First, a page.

The Iraqi political class, segregated along communitarian lines, and benefitting from lavish oil revenues, developed a system of patronage and clientelism that ensured its stranglehold on power, and allowed it to indulge in blatant expressions of kleptocracy: salaries, allocations, and privileges that were periodically boosted and enhanced, while much of the public services languished in disrepair.

Not only was the promise of an accountable government unfulfilled, the era of the former Prime Minister Nouri al-Maliki witnessed an open return to autocracy. The ‘gravitas’ of the state governed much of the discourse and actions of the former prime minister. In a perverse restoration of some of the facets of dictatorship, protest was labeled treason, and oppression was considered a necessary measure against conspiracies. The loss of much of the Sunni-majority territory to the Islamic State was in large measure a result of the abuse of power and mismanagement of public resources by the Maliki government.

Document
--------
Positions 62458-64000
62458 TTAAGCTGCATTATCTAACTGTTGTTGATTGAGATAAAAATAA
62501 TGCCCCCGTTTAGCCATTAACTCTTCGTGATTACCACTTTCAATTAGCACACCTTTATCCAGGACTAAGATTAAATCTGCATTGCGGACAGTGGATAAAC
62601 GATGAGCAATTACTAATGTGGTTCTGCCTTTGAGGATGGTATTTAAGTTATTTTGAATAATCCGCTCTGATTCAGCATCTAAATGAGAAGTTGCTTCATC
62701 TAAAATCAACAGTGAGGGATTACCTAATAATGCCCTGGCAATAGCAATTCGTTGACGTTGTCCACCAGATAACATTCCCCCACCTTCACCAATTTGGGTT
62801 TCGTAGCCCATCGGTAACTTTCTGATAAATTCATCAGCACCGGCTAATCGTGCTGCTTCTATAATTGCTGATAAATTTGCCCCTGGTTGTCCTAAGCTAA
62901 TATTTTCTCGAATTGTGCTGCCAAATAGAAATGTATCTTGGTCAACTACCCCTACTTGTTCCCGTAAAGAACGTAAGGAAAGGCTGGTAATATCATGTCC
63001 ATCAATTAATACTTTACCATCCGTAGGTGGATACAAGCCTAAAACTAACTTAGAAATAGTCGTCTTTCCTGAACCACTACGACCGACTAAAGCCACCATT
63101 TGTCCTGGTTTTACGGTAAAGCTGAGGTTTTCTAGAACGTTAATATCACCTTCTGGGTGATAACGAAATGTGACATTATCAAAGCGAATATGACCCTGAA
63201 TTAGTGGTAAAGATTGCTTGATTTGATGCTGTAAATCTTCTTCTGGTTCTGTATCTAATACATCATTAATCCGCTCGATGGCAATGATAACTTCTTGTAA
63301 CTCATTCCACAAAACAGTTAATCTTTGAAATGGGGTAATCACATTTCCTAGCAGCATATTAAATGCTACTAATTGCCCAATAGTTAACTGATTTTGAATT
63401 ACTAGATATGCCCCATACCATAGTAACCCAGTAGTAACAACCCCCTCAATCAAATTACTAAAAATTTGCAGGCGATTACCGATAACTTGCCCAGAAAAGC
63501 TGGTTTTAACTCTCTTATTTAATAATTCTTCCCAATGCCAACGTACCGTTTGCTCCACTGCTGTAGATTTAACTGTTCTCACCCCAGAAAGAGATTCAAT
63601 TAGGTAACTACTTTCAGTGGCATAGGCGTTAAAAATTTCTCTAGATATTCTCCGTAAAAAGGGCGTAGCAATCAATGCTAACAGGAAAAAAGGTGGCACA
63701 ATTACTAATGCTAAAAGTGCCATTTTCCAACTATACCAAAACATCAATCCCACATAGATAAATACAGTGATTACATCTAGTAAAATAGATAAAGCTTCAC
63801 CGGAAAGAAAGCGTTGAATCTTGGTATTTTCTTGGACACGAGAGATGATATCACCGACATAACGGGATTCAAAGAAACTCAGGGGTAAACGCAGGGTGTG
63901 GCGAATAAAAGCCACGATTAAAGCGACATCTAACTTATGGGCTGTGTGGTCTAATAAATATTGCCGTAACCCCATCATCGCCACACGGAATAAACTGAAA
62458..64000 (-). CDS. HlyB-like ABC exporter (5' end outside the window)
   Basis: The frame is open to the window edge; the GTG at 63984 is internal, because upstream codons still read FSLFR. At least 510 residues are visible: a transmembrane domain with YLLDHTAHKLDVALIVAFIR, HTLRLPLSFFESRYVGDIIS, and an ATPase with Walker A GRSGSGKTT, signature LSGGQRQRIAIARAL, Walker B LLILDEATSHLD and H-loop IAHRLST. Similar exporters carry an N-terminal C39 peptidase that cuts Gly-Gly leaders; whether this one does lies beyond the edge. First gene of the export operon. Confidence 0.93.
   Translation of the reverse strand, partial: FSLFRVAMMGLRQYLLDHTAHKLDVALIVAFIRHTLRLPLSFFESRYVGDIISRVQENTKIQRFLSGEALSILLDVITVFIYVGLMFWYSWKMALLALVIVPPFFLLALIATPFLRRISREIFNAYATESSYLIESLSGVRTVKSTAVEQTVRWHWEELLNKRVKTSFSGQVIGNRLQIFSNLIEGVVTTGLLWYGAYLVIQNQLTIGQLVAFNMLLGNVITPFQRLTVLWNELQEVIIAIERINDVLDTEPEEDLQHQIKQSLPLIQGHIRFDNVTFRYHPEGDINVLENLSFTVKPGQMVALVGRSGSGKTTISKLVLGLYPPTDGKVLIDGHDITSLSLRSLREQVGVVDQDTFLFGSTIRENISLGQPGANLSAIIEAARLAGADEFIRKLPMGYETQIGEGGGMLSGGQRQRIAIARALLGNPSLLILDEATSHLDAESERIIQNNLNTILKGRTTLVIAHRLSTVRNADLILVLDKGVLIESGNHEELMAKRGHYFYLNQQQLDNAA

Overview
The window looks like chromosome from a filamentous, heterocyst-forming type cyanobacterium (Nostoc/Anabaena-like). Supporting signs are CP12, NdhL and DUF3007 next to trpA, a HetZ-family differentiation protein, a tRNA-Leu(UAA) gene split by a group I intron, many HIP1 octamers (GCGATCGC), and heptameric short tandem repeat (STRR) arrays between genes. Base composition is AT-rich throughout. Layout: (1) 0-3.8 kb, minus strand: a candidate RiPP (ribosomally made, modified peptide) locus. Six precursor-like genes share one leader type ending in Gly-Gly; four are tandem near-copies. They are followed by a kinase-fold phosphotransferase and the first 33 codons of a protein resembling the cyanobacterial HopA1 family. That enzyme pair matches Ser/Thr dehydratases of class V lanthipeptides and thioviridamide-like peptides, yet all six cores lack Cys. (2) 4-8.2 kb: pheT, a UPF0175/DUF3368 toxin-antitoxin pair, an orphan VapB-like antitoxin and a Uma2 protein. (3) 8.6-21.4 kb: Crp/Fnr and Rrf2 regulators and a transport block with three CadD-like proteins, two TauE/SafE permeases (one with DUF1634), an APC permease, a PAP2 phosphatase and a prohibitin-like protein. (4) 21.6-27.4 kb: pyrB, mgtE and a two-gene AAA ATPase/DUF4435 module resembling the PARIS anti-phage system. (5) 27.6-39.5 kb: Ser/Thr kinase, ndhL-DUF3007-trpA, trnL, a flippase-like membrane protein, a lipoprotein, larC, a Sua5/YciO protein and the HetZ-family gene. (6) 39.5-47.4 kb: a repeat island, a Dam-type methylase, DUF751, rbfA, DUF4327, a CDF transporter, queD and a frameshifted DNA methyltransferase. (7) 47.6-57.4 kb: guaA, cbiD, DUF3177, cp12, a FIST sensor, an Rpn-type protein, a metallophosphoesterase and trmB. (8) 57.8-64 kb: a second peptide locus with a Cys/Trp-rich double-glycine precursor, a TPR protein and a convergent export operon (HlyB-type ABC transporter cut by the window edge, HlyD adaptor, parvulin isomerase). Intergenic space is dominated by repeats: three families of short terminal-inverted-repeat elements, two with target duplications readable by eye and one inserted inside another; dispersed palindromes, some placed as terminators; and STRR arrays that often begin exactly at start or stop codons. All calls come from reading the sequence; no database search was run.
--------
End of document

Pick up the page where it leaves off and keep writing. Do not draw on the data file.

Prime Minister Haider al-Abadi inherited a government trapped in structural dysfunction and burdened by urgent security needs. Read more than a year and a half into his tenure, he still fights to assert his ability for pro-active measures, rather than mere reaction. He may lack the patronage-based popular traction that some politicians have secured, and he is unassuming, and many would say uncharismatic. He may have not succeeded in meeting the expectations of the momentous assertion of the Iraqi civil movement that broke the factional dominance last year, but he has proven to be a determined executive in his drive to salvage the Iraqi political system through reform measures aimed at dismantling kleptocracy.